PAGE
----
Can I Ask a Prospective Employer to Pay My Retention Package that I will Lose?

If you have entered into a retention agreement with your employer and you are offered your dream job during the retention period, it can create quite a dilemma for you. Many people make the mistake of thinking there is no way to take the new job without losing the retention bonus they would’ve received if they completed the retention period. Your retention contract is a legally binding contract that should be read by you and your attorney very carefully, it may allow you a few different options in this situation. One option could be to ask your potential new employer to pay the bonus (or a portion of it), that you will lose by taking the job with them.

What should you look for in your retention agreement? First, you should review the contract to see if there are any clauses requiring you to repay any sums (or other negative consequences) if you leave your employment prior to the expiration of the retention period. Second, determine whether the contract requires you to keep the existence of, or the terms of, the retention contract confidential. Similarly, look for any non-compete provisions that may prohibit you from working for a competitor. Finally, look to see if you are required to provide a certain number of days’ notice for your resignation.

If you have already been paid retention monies or been granted other benefits under the retention contract, you must determine if you are obligated to return or repay those benefits. Most retention contracts do not allow the employee to receive anything until they have either stayed the retention period. In some cases, the contract may allow small payments to be paid according to a schedule set forth in the agreement.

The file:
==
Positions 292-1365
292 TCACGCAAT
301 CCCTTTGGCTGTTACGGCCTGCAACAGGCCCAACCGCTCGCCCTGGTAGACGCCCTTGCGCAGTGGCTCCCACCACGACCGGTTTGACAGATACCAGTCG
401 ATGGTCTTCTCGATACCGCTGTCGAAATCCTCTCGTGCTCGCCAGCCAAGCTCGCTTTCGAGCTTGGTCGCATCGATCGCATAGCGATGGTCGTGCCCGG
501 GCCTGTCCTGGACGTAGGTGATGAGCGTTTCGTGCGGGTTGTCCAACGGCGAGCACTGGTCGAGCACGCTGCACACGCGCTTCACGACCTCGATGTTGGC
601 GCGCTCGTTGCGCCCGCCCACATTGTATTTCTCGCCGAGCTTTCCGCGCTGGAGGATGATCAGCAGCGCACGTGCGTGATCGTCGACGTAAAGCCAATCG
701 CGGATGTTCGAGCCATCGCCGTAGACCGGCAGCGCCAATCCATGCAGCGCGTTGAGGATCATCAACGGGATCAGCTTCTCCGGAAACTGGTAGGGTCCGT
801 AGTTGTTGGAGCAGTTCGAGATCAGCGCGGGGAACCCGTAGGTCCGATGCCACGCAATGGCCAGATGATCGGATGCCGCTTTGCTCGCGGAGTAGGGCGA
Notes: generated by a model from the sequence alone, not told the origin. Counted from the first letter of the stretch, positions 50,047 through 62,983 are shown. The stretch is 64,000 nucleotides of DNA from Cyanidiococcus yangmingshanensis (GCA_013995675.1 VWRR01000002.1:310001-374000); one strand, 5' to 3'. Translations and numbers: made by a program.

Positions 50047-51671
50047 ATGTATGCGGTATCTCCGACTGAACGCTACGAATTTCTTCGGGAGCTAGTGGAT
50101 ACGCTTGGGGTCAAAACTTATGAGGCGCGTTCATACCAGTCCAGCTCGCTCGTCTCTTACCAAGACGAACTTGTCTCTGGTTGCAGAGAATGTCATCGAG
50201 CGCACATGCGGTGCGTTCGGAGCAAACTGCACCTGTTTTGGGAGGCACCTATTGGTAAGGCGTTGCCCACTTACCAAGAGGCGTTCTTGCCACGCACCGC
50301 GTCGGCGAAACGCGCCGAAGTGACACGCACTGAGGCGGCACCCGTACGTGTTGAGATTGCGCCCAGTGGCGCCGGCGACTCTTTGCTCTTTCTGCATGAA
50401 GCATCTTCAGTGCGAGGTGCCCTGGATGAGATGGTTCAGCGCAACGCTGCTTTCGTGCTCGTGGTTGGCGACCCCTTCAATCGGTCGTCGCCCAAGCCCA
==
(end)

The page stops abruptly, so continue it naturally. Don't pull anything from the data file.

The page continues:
Once you have answers to all of the above matters and you are comfortable with your ability to do so, it is acceptable to ask your potential new employer to pay, in full or partially, the retention bonus you will sacrifice by accepting their job. Most employers understand the employee’s request to be “made whole” and that this is the cost of gaining you as an employee.

Remember to keep the retention agreement and its contents confidential when talking to the potential new employer. You do not want to give your current employer a reason to fire you “for cause.” In fact, having an experienced attorney assist you with your retention agreement and negotiations with a new employer is important to protecting your best interests.

Mailly Law is knowledgeable and experienced in handling retention agreements. We will help you understand all your options and aggressively negotiate every benefit and protection in your favor. Contact us today to schedule your appointment.